Not counting television (of which he did a lot) and uncredited bit parts, Dean made a grand total of three movies before his death. Three! Yet they were all huge, and they were all made by known and respected directors. One, Rebel, has become a cultural touchstone; the other two, East of Eden and Giant, earned him Oscar nominations after his death. He was the first actor to officially get a posthumous Oscar nod, and he did it in two consecutive films! That's how big he was...

...and he has only gotten bigger. Forbes ranked him 13th on the 2014 list of top-earning dead celebrities. Here are only a few pieces of Dean-related merchandise I found online: Rebel Cologne for Women ($14.99); 12 varieties of leggings ($44-55); a James Dean maternity T-shirt ($34.50); James Dean Beanie Babies ($10 each); and from Etsy, a painting of Dean on a deer skull ($43.09).

Hype aside, though, was he really all that? I've seen Rebel and Giant - though not recently for either - and while I thought he was good in both, I still found it hard to see him the way 50s audiences saw him, the way I saw River Phoenix, or a pre-Titanic Leonardo DiCaprio, for example. The Method style of acting was still relatively new to movie audiences at the time. Brando was synonymous with the Method, and Dean was a fan of his - and his work reflects that influence. I find it a little off-putting on him, though, especially now that I know that he was a Brando fan.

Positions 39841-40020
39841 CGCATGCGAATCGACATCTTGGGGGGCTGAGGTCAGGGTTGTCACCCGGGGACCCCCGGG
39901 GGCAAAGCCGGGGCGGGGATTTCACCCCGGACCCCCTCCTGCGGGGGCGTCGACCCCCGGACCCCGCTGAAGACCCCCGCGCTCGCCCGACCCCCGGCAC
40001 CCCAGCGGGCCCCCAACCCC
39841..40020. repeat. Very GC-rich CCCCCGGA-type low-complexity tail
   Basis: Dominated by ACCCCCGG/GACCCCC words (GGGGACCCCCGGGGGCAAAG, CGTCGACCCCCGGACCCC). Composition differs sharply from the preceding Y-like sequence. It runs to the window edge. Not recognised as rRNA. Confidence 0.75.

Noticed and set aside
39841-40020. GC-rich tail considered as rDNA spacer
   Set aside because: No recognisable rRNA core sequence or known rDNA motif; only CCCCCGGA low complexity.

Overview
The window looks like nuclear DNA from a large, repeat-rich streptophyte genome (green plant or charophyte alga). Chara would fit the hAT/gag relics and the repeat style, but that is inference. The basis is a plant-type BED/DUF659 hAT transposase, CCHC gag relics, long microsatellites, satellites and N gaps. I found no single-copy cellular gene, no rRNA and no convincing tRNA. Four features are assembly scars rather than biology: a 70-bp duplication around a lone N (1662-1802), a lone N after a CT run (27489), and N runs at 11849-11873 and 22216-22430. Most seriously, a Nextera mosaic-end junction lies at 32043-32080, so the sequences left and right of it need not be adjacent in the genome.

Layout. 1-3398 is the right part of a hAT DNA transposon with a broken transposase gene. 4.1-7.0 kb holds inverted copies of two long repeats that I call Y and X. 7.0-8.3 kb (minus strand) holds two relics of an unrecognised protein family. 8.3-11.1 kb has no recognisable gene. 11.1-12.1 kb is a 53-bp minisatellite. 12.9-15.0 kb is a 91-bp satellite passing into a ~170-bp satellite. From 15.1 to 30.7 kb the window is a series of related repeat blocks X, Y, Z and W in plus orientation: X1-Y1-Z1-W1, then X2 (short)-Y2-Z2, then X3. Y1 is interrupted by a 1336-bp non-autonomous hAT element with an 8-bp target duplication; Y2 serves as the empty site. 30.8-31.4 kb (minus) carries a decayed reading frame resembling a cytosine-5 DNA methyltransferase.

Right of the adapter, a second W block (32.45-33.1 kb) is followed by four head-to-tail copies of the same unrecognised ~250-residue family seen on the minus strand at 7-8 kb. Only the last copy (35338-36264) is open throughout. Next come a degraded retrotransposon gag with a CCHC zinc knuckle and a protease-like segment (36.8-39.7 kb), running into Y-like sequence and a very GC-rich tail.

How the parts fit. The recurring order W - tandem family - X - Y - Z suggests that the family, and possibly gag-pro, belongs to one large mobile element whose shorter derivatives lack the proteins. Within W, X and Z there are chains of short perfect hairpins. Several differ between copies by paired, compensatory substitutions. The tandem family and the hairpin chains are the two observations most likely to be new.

Ultimately, I think that while Dean was a decent actor, he was also very much of his time, and unfortunately we'll never know how his acting ability would have grown as he got older, and more experienced. Would he have gotten into the French New Wave, like Warren Beatty? (I think so.) How would the decline of the studio system have impacted the kinds of roles he would've gotten offered, or chosen for himself? How would he have played a husband, or a father? Even with someone like Marilyn Monroe, another Hollywood superstar who will be forever young to us, we saw the beginning of a transitional phase in the last few years of her life, where she made a greater effort to break out of her familiar sex-goddess image.